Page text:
I think my question was well structured and to the point. I also followed proper forum etiquette by not resurrecting an old thread from 2010 (also full of low-post-count people "acting like pros").

Now if it is okay with you and the rest of the members on this forum I would just like some suggestions on my original topic. Who knows, maybe I will respond to one of your threads with a useful answer to one of your questions one day.

P.S. I changed my specialty from ALL to "General" Just for you! I had a meeting and I was in a rush when I created my profile and could not think of the proper word at the time.
 

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How about an "introduction", then.

You might get a better response.

You might also get a better response if you participate in a few threads that you can contribute to, before "popping off" after responses to your first thread.

In other words, show us your in the trades, in some way and the tenor will change.
 

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I did not mean to offend you.Your question and explanation is somewhat confusing.
And being your first post without any introduction.And your trade being "ALL.
What do you expect?
 

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I think I have done it a few ways.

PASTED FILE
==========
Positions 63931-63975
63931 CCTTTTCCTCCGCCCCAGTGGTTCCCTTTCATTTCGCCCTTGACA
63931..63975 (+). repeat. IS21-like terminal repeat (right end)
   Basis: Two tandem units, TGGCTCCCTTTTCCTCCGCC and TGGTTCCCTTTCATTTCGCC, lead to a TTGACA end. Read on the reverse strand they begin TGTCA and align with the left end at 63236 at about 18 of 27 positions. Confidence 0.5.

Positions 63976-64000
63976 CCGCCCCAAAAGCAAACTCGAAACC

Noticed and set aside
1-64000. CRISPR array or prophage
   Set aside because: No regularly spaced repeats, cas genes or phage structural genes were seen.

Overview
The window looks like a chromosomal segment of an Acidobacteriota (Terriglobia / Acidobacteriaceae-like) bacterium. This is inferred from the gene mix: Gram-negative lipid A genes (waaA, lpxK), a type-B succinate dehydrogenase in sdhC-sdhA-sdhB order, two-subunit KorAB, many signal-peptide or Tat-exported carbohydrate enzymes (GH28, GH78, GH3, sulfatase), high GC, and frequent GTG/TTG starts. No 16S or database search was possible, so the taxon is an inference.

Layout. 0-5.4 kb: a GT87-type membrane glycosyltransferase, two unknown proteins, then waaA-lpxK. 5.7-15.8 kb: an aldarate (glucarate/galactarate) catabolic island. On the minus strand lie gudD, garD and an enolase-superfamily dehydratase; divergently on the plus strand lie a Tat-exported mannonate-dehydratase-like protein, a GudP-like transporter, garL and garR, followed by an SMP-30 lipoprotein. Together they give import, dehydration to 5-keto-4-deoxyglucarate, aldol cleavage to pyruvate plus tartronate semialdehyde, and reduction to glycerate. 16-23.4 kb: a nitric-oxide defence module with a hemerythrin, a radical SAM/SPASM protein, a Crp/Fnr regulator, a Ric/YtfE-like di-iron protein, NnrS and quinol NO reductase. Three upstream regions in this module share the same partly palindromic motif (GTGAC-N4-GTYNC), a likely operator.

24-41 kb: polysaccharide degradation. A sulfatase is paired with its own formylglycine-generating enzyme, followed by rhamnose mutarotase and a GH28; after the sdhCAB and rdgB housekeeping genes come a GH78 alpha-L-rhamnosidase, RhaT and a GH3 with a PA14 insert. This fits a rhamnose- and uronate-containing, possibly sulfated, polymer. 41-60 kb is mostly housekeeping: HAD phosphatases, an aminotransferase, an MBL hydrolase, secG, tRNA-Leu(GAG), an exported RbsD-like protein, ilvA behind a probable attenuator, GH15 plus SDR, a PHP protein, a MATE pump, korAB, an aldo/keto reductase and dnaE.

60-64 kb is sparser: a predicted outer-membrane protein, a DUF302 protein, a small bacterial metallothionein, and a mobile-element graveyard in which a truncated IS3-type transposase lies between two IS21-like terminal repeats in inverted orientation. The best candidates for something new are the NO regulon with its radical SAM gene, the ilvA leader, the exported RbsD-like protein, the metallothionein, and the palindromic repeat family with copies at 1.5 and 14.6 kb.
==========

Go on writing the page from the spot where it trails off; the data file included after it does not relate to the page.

Cut out the window and build flush to the frame with 5/4 to creat a jamb to trim to inside then insert a new construction window from the outside.

I have also pre wrapped the window openings with aluminum that jumps the frame and creates a stop to install a cheap insert into.

And of course tear it all out and treat it like a new opening. If you weigh the pros and cons of each method I favor this way best.

You can cut the thru the head and the sill with a sawzall and then collapse the frame inward. Its not as bad as it seems. The plaster openings are more of a hassle. You will gain at least an inch to your width and hieght of the window. Even with rough opening and insulating space. Check before you take my word though.
 

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I've done lots of steel window replacements as my neighborhood is full of them.

I always prefer to rip them out completely if possible although I've left the frames on certain budget jobs.